Artist’s Rotting Fish Display Bursts Into Flames In Museum
An artist was about to open an exhibition at a museum when one of his bags of rotting fish, I’m not kidding, burst into flames.
By nowproducerdave on June 5, 2018
Just like that title up there says, an artist’s rotting fish display burst into flames at an art museum. We’ve got the details as to how and why, prepare to shake your head with incredulity. At the very least, you’ll be entertained when you read this story.
First of all, the artist, Lee Bul, made an exhibit featuring rotting fish. I understand that art can be a little different, but rotting fish art? Anyway, we’re not judging, just presenting the story. Ahem. So the artist actually had another go at this exhibit back in the ’90s. In 1997, he had the same display, rotting fish covered in sequin, in New York. That exhibit had to be removed from the museum for obvious reasons. The smell was absolutely dreadful, and visitors to the museum were getting sick. Exhibit cancelled, and removed from display, problem solved.
Round two. The same exhibit – rotting fish covered in sequin – was to go on display in London this time. Lee had done some research though. He tried to figure out the best way to cover the smell, and found a couple ways. The method he chose involved a chemical called potassium permanganate. That chemical worked well in covering the smell of the fish. It’s usually used in water treatment facilities to remove the rotten-egg smell from water, and it also helps to remove the iron. Also, it can be used in medical applications to help clean wounds. Anyway, another property of that chemical is that it increases the “flammability of other combustible materials.”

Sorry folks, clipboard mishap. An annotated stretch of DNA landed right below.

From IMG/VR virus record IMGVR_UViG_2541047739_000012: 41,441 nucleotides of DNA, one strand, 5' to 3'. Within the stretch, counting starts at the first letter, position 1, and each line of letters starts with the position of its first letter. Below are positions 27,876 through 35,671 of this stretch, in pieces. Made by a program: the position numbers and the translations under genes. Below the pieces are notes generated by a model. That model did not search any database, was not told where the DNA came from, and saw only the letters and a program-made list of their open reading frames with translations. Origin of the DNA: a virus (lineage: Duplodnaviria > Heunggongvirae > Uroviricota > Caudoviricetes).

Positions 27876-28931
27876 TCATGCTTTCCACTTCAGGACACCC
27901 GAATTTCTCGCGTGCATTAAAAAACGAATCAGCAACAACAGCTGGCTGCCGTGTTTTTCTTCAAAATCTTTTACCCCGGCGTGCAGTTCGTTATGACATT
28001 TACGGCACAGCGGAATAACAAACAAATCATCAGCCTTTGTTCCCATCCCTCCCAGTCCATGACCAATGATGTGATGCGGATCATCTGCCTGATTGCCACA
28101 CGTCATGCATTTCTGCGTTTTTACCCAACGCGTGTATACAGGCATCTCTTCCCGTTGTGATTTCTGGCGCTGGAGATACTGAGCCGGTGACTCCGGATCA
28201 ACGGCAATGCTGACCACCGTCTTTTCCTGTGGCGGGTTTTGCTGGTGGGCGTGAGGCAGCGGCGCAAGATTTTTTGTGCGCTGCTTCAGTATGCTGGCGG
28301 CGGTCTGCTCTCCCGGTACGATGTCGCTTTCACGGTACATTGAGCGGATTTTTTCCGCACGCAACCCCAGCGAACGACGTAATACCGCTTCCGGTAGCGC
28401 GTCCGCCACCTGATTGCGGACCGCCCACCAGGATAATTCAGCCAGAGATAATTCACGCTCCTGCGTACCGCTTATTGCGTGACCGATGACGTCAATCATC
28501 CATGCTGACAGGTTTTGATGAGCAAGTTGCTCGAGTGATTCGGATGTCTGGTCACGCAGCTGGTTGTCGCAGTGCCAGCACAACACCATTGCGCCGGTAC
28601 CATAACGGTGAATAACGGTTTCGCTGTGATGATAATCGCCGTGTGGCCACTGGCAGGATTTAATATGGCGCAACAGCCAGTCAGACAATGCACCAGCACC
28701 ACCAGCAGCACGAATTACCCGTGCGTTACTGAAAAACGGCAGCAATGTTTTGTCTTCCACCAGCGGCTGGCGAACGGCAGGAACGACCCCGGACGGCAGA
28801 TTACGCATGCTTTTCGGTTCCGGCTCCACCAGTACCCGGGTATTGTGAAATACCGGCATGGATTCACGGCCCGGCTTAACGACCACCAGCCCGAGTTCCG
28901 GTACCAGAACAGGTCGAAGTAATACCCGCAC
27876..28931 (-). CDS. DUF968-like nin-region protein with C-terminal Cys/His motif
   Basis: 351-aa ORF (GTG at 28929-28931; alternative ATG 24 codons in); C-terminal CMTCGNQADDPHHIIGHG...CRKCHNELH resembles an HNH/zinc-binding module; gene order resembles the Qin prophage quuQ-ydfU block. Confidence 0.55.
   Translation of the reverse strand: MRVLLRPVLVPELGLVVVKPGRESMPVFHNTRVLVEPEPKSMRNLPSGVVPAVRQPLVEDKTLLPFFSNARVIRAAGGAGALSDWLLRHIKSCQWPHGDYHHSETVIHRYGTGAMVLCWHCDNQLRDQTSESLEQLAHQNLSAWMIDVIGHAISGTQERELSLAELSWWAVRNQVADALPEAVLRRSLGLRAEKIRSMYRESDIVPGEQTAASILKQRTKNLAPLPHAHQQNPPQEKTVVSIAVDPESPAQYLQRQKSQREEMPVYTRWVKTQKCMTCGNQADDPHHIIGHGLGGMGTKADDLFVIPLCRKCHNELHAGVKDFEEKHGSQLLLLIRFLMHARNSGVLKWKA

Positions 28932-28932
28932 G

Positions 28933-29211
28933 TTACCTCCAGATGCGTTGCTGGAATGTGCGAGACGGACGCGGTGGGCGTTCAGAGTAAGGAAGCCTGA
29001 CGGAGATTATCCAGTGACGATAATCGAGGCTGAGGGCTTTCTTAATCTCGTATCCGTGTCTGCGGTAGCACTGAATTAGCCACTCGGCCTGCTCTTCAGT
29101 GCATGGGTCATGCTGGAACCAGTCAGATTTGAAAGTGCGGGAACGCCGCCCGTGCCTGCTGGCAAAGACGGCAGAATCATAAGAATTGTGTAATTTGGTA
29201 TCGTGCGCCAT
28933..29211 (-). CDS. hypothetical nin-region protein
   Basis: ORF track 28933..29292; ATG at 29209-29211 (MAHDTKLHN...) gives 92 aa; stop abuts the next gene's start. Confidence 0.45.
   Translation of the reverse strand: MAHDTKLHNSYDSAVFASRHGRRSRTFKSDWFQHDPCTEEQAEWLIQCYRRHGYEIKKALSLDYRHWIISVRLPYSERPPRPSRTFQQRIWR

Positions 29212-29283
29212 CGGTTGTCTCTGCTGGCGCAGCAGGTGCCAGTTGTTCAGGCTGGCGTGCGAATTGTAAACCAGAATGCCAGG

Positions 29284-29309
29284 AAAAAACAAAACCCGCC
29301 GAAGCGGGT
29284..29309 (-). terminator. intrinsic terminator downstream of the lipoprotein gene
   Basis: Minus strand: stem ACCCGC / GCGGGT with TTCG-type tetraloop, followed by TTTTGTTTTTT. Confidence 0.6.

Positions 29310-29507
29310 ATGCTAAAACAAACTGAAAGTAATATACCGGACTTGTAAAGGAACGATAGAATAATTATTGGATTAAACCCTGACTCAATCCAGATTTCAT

You see where this is going. Once the art museum caught wind of just what the chemical is capable of, they decided to remove the exhibit. It was during the removal process that one of the bags of rotting fish and potassium permanganate burst open. A “small fire broke out and the fire service attended,” says someone from the museum. Probably a small stench as well, I’m guessing. The museum, by the way, had just reopened in January after a 2-year renovation. See some more on the story here. The display is called “Majestic Splendor,” and does have other exhibits besides rotting fish.